September 25, 2006



…. Do not do what they do, for they do not practice what they preach. They tie up heavy loads and put them on men’s shoulders, but they themselves are not willing to lift a finger to move them. Everything they do is done for men to see…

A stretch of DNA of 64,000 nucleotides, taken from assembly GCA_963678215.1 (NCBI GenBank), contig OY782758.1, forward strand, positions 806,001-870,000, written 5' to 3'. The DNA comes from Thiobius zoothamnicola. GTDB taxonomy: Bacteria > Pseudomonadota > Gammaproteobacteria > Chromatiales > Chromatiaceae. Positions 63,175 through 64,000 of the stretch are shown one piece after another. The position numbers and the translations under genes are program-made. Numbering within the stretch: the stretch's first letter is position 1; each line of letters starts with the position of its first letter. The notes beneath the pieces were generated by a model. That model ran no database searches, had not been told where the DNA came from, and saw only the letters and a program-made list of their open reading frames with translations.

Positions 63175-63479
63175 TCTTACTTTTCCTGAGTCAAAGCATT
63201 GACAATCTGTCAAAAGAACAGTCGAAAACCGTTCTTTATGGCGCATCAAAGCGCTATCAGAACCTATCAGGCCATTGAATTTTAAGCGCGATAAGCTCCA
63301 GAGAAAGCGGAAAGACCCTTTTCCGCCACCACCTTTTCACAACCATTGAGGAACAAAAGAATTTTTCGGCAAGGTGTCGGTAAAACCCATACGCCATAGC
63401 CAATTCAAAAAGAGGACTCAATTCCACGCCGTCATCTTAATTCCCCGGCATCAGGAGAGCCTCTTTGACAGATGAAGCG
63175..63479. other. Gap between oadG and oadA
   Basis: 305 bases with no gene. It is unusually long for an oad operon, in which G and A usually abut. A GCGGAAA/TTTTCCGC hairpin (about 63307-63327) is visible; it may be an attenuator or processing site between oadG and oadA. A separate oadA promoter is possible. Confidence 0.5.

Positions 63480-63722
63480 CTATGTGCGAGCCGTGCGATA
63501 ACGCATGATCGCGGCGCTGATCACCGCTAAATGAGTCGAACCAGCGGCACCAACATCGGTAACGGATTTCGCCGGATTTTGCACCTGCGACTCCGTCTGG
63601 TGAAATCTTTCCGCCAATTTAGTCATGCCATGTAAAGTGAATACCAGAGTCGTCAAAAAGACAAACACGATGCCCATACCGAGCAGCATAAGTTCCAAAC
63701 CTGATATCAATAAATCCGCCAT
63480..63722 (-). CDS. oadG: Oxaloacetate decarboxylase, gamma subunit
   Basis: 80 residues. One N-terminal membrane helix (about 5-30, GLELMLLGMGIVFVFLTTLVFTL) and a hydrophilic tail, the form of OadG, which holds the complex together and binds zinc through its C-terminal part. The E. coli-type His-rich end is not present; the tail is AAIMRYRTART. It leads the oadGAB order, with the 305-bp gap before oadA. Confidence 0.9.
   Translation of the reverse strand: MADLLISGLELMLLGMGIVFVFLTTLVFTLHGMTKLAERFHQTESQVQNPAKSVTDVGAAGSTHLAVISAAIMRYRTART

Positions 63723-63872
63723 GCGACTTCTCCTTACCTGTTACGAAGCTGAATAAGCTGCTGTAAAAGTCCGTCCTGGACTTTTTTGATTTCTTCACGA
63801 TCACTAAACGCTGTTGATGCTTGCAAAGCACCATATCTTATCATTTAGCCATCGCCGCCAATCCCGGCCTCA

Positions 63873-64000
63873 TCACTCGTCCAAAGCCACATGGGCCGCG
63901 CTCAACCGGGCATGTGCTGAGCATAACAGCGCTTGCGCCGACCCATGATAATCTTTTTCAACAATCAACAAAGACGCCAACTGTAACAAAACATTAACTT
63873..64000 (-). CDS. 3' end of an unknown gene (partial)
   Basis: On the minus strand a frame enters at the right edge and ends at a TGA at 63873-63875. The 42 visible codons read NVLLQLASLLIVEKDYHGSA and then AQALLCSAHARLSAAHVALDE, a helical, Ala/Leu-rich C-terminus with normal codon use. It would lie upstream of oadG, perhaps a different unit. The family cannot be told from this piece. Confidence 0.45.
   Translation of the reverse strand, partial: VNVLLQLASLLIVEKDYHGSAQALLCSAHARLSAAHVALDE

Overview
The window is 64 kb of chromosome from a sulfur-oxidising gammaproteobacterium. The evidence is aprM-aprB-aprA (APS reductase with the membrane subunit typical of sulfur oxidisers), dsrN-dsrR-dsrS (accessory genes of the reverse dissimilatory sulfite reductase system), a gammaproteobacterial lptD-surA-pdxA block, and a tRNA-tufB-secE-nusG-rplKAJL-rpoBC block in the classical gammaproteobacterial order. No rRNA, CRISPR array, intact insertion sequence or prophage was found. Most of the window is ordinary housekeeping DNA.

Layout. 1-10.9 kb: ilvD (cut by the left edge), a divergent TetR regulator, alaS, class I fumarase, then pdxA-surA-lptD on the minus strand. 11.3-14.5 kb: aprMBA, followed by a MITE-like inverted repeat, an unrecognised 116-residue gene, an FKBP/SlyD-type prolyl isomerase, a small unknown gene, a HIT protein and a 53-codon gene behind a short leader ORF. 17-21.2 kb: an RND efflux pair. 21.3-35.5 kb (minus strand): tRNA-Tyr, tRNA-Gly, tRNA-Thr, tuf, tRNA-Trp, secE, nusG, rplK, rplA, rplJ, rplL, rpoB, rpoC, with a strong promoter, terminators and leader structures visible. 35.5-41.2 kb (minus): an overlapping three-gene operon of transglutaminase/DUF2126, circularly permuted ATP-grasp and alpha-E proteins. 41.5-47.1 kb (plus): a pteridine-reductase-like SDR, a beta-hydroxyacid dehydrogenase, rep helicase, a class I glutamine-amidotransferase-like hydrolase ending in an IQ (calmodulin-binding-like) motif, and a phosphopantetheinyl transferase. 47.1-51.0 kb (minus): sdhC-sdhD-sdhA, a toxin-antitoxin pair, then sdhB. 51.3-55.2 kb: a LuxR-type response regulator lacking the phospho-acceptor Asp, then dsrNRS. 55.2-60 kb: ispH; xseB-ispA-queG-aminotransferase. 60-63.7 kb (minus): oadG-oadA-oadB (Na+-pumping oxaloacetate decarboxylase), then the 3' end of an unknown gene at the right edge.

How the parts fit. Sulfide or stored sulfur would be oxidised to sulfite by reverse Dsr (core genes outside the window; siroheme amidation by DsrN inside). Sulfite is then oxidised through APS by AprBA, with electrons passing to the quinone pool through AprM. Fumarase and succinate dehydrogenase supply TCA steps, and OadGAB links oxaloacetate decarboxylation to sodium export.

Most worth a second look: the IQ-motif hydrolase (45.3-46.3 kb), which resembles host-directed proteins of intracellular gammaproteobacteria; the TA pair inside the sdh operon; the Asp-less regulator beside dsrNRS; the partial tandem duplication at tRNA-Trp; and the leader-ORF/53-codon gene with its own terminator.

The New Testament views Christian obedience as the practice of “good deeds” (works). Christians are to be “rich in good deeds” (1Ti_6:18; cf. Mat_5:16; Eph_2:10; 2Ti_3:17; Tit_2:7, Tit_2:14; Tit_3:8, Tit_3:14). A good deed is one done (a) according to the right standard (God’s revealed will, i.e., his moral law); (b) from a right motive (the love to God and others that marks the regenerate heart); (c) with a right purpose (pleasing and glorifying God, honoring Christ, advancing his kingdom, and benefiting one’s neighbor).Legalism is a distortion of obedience that can never produce truly good works. Its first fault is that it skews motive and purpose, seeing good deeds as essentially ways to earn more of God’s favor than one has at the moment. Its second fault is arrogance. Belief that one’s labor earns God’s favor begets contempt for those who do not labor in the same way. Its third fault is lovelessness in that its self-advancing purpose squeezes humble kindness and creative compassion out of the heart.In the New Testament we meet both Pharisaic and Judaizing legalism. The Pharisees thought that their status as children of Abraham made God’s pleasure in them possible, and that their formalized daily law-keeping, down to minutest details, would make it actual. The Judaizers viewed Gentile evangelism as a form of proselytizing for Judaism; they believed that the Gentile believer in Christ must go on to become a Jew by circumcision and observance of the festal calendar and ritual law, and that thus he would gain increased favor with God. Jesus attacked the Pharisees; Paul, the Judaizers.The Pharisees were formalists, focusing entirely on the externals of action, disregarding motives and purposes, and reducing life to mechanical rule-keeping. They thought themselves faithful law-keepers although (a) they majored in minors, neglecting what matters most (Mat_23:23-24); (b) their casuistry negated the law’s spirit and aim (Mat_15:3-9; Mat_23:16-24); (c) they treated traditions of practice as part of God’s authoritative law, thus binding consciences where God had left them free (Mark 2:16-3:6; Mar_7:1-8); (d) they were hypocrites at heart, angling for man’s approval all the time (Luk_20:45-47; Mat_6:1-8; Mat_23:2-7). Jesus was very sharp with them on these points.In Galatians, Paul condemns the Judaizers’ “Christ-plus” message as obscuring and indeed denying the all-sufficiency of the grace revealed in Jesus (Gal_3:1-3; Gal_4:21; Gal_5:2-6). In Colossians, he conducts a similar polemic against a similar “Christ-plus” formula for “fullness” (i.e., spiritual completion: Col. 2:8-23). Any “plus” hat requires us to take action in order to add to what Christ has given us is a reversion to legalism and, in truth, an insult to Christ.So far, then, from enriching our relationship with God, as it seeks to do, legalism in all its forms does the opposite. It puts that relationship in jeopardy and, by stopping us focusing on Christ, it starves our souls while feeding our pride. Legalistic religion in all its forms should be avoided like the plague.